January 30 2015 Latest news:
By Marijke Cox, Reporter
Saturday, March 17, 2012
Farmers expose the true extent of the problem
Farmers have spoken out about the widespread problem of hare coursing where gangs are trespassing onto land, threatening land owners and using dogs to slaughter hares for sport.
Kent’s rural community said the law against the blood sport is continuously being flouted with groups of coursers moving around the county to stage hunts with other gangs who come in from outside of the county to take part and place bets.
As well as being cruel, the illegal practice damages crops where the trespassers drive across fields in 4x4s. It is also threatening generations of hares.
Coursing, which involves lurcher dogs being used to chase and catch hares before tearing them apart, was made illegal in 2005.
But Kevin Attwood, who owns Down Court Farm in Doddington, said it has continued despite the ban.
“It happens in the autumn when the crops have been cleared and there is also a spell around March before the crops get too tall,” he said.
“They use lurcher-type dogs. There are several issues; there’s crop damage, when they drive onto land, but the key issue is the loss of one of our iconic species.
“They breed in February and the babies are only about five or six weeks old in March – they don’t stand a chance. They just get slaughtered. It wipes out a generation of hares.”
Mr Attwood said it was also intimidating for farmers to go and speak to large groups of people trespassing on their land during the day and night.
“To have to go and confront them can be daunting and they can be intimidating,” he said.
Mr Attwood, who is chair of the National Farmers Union’s south east committee, said the problem was that gangs just moved from one area to another meaning no part of Kent was protected.
At night coursers use off-road vehicles and high-powered lamps to light up fields to hunt nocturnal animals, damaging crops and wiping out potentially huge yields.
And in areas of the UK where the problem has been unchallenged, there has been a dramatic drop in the number of hares.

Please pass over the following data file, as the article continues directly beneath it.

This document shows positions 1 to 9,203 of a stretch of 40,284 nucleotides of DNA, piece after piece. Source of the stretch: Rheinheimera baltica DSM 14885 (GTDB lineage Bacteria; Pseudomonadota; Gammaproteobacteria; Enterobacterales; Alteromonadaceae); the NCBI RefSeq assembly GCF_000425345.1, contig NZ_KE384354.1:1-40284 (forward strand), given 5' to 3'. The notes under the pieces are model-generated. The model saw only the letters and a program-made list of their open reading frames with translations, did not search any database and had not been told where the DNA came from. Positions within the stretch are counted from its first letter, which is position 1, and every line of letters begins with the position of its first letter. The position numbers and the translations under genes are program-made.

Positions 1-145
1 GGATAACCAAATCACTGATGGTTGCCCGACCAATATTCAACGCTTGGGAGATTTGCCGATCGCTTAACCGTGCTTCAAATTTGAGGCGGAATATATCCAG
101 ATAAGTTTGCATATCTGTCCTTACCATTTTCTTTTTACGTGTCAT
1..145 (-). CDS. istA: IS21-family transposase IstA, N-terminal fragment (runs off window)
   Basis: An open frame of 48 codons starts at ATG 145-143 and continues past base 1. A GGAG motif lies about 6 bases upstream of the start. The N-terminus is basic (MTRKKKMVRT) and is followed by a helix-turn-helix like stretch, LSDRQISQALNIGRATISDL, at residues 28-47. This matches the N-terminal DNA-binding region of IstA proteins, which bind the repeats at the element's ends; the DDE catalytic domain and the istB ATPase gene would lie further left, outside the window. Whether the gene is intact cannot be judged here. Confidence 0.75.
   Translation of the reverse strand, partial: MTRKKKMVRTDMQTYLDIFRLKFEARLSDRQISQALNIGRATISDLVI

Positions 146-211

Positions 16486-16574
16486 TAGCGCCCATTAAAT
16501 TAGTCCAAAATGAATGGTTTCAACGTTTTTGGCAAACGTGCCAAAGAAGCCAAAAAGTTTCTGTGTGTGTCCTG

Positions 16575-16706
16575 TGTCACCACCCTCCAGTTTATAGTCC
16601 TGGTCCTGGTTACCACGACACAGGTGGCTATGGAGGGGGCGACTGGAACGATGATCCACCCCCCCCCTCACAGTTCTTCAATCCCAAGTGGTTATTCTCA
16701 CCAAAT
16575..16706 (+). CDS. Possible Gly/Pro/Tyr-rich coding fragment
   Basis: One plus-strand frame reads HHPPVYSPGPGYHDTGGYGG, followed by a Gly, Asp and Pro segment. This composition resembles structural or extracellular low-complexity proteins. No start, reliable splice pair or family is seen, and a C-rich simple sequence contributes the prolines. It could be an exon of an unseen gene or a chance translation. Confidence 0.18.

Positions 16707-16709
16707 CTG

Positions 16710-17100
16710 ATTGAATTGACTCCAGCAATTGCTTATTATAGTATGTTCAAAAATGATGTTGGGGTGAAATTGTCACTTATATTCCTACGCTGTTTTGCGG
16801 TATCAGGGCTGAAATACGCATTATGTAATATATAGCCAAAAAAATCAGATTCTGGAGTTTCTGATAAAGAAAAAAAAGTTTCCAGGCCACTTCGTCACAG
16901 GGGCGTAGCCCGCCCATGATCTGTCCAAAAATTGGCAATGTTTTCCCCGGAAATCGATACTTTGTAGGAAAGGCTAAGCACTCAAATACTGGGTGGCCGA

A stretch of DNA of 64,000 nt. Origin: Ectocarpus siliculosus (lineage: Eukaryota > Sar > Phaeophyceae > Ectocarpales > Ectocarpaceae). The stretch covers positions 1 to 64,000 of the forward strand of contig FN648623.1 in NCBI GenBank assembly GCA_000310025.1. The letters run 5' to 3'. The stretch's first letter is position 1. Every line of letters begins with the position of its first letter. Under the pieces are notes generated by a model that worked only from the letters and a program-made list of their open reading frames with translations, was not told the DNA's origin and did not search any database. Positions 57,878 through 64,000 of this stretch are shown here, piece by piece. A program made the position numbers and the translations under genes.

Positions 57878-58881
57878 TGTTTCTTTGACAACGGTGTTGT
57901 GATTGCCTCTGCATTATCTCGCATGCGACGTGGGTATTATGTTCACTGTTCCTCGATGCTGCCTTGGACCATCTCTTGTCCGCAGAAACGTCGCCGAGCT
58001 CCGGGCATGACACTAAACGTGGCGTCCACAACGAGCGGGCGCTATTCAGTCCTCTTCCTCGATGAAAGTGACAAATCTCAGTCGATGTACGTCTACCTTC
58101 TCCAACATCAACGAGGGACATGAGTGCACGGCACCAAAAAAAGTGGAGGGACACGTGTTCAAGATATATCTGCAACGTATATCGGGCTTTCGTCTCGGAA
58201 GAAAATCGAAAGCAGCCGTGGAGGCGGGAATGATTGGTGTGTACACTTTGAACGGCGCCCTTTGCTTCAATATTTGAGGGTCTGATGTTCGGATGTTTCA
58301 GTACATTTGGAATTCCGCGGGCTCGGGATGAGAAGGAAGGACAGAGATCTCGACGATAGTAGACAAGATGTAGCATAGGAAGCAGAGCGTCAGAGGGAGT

Farmers said Kent Police was working hard to try and stamp out the problem, but admitted it was hard when covering such a large area.
Difficulties securing evidence had also meant prosecutions were harder to secure as offenders could only be prosecuted if there was a hare carcass.
According to some farmers, gangs travel down from Essex to course with local gangs and bet large sums of money on the blood sport.
One farmer, who asked not to be named, said when he had asked coursers to move off his land he was threatened.
Catherine Barr, of East Lenham Farm between Maidstone and Ashford, said they suffered problems with hare coursing.
“We get it all the time; sometimes we see them, sometimes we don’t,” she said.
“Sometimes they dig ditches so they can get their vehicles through onto the fields. We try and keep a look out. If another farmer sees them on our land they give us a ring and we do the same.
“If they drive around on growing crops it does a lot of damage. We try and conserve plants and wildlife on the farm.
“I know there have been cases of lamping where they go out with big lamps and go shooting.”
Kent Police works in rural areas with gamekeepers and landowners to address hare coursing and poaching.
A force spokeswoman said: “As a result landowners know officers will take these matters seriously and are more likely to report incidents.
“Kent Police undertakes several neighbourhood initiatives to tackle rural crime and poaching issues and operations are running across the county with close liaison with the local farming community.”
Current prosecution figures were not available, but the spokeswoman said in 2008 six people were arrested for hare coursing offences and a further six people were believed to have been reported for poaching/hare coursing offences.
She said: “In addition, the National Wildlife Crime Unit is researching and analysing poaching offences in general and is building up profiles of behaviour and offenders.
“This is something that will assist local officers in identifying the overall picture of hare coursing.”